Specific targets for the energy sector

- Provide 42% of the installed electrical power from renewable sources (of which 14% solar energy, 14% wind energy, and 14% from hydraulic energy) by 2020
- Achieve 12 % energy savings by 2020 and 15 % by 2030, compared to current trends
- Reduce energy consumption in buildings, industry and transport by 12 % by 2020 and 15 % by 2030.
- Install by 2030 an additional capacity of 3,900 MW of combined-cycle technology running on imported natural gas.
- Substantially increasing the use of natural gas, through infrastructure projects allowing liquefied natural gas (LNG) imports.

Source: UNFCCC (2015)


Investment in public infrastructure and transport, contributing to sustainable mobility, including in urban-rural transport; There are also substantial opportunities associated with mitigation measures that function not only in view of reducing the long-term carbon footprint of countries, but can also contribute significantly to economic growth and socio-economic development and greater access to opportunities. These concepts include:

- Sustainable and resilient city planning, including public investment incentives and regulatory reform to standardise urban building stocks and provide greater access to clean energy, including to the poorest;

- Climate-smart land-use, the more systematic management of natural resources inside the water-food-energy-environment nexus; and

- Overall “green” growth, including where appropriate the creation of competitive innovative centres of technology and research, which in turn can contribute to the creation of jobs for new generations of educated youth, including in many parts of the developing world.

Conceptualising climate-friendly development as an economic opportunity now and in the future rather than merely a way of accounting for GHG emissions will be a principal tool to help countries reconcile climate targets with developmental priorities in the her and now.

A number of existing schemes and concepts that could be used in their current or adapted format to encourage climate mitigation will also be likely to be further negotiated in Marrakech and subsequent meetings. They include emissions trading, a key feature of the Kyoto protocol – in practice used in the European Emissions Trading System (ETS), some regional schemes in the U.S. and pilot schemes in China. They also include Joint Implementation (JI) and the Clean Development Mechanism (CDM) projects, both of which featured in the Kyoto Protocol, the latter of which having funded various projects in developing countries including in Morocco and the wider Arab world. Morocco, like a number of other developing countries, have specifically added to their mitigation targets a set of conditional targets, clearly signalling the need for sufficient climate finance in order to reach more ambitious targets (Box 1).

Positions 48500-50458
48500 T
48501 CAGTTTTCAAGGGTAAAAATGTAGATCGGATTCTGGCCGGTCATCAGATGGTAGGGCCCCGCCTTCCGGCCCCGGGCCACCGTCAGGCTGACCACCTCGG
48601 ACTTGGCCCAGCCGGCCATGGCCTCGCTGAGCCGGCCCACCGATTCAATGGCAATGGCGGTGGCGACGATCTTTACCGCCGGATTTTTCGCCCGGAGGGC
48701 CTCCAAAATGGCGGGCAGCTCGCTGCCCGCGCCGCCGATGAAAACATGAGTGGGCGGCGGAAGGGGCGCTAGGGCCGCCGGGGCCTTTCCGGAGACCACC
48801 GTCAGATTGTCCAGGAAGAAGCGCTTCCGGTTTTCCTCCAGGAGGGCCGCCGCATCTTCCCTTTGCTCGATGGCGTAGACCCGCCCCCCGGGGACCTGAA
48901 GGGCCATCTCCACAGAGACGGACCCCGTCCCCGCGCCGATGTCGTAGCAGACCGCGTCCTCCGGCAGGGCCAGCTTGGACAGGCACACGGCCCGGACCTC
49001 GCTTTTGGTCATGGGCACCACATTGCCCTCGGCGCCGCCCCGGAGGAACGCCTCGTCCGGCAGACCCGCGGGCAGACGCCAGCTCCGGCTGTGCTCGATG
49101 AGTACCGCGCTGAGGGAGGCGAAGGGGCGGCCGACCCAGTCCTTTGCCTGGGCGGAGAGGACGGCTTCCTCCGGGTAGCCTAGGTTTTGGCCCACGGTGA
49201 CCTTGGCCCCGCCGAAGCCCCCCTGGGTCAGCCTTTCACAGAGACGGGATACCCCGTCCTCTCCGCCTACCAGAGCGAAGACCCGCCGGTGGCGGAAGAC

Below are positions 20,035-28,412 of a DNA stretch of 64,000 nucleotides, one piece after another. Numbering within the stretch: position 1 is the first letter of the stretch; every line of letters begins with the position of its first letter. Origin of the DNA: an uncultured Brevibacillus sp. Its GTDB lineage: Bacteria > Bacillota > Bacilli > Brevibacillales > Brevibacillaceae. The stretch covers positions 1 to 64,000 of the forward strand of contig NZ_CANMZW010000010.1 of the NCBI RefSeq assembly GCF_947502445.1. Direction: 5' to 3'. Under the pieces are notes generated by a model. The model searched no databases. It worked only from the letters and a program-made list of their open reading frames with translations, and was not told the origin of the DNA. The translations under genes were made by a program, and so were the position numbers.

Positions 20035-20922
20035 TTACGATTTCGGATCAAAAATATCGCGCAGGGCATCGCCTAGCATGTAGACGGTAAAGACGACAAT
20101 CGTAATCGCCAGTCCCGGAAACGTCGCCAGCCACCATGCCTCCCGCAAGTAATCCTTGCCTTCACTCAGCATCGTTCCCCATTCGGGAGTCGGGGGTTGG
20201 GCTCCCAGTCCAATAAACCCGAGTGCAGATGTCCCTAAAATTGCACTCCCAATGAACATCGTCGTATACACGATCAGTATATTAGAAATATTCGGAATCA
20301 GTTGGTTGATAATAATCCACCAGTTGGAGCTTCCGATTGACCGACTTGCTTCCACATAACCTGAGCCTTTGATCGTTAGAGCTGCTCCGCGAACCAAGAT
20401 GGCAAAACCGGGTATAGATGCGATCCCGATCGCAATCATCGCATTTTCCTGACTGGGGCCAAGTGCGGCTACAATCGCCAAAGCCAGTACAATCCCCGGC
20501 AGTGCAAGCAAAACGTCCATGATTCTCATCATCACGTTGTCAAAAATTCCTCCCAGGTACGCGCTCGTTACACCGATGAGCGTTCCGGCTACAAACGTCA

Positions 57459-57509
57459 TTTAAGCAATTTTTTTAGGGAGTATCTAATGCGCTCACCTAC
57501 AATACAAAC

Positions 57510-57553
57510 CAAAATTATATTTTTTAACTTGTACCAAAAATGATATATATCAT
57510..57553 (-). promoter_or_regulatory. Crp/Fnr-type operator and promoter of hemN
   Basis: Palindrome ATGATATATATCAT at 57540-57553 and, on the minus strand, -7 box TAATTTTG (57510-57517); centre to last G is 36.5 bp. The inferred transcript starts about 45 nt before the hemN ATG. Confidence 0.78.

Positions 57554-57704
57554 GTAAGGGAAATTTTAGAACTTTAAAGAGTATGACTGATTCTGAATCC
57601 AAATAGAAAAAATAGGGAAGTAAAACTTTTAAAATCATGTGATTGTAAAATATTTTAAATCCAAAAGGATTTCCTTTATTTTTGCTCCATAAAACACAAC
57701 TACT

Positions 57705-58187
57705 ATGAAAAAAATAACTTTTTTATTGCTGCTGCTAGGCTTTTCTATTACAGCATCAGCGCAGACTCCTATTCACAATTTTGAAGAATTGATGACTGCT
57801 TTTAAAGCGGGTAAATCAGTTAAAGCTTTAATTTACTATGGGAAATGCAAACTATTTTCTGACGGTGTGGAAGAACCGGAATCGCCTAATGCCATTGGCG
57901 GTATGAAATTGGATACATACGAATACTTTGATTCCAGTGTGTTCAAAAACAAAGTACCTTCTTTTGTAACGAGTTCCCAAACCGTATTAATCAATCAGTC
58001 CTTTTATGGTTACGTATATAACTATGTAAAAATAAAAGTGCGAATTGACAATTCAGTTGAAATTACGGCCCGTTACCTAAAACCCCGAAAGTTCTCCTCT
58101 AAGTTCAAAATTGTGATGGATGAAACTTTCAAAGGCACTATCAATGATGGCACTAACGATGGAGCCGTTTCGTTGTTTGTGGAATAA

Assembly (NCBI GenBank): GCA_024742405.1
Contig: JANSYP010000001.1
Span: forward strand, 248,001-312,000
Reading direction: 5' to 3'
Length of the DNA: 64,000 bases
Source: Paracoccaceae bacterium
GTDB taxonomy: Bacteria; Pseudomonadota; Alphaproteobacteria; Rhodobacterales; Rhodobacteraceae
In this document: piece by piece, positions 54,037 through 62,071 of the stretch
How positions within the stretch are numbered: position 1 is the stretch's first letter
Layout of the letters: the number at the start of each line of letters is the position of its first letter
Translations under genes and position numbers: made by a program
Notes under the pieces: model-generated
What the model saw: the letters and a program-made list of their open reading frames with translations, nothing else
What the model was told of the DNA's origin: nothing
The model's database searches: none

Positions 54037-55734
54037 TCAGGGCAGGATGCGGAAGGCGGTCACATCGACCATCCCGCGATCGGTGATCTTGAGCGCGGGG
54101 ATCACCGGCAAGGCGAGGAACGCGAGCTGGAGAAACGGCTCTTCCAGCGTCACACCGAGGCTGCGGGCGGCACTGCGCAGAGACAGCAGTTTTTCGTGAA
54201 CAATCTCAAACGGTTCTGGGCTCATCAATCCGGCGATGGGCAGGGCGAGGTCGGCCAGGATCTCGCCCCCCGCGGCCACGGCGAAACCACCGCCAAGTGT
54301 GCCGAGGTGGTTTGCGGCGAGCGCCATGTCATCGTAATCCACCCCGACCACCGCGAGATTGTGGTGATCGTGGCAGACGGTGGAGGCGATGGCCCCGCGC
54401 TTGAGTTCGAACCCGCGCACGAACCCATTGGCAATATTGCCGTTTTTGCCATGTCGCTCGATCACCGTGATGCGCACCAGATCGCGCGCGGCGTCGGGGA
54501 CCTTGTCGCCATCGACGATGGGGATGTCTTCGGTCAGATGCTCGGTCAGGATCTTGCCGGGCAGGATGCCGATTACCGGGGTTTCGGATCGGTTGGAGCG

Other schemes have not yet been touched upon, but could feature in the debate around nationally appropriate measures, including carbon caps, and reform in national fuel and electricity subsidies. Marrakech could also provide an opportunity to discuss the future use of these mechanisms, and to explore future schemes that assist the very wide range of different national circumstances in shouldering the financial burden of the climate transition between different actors.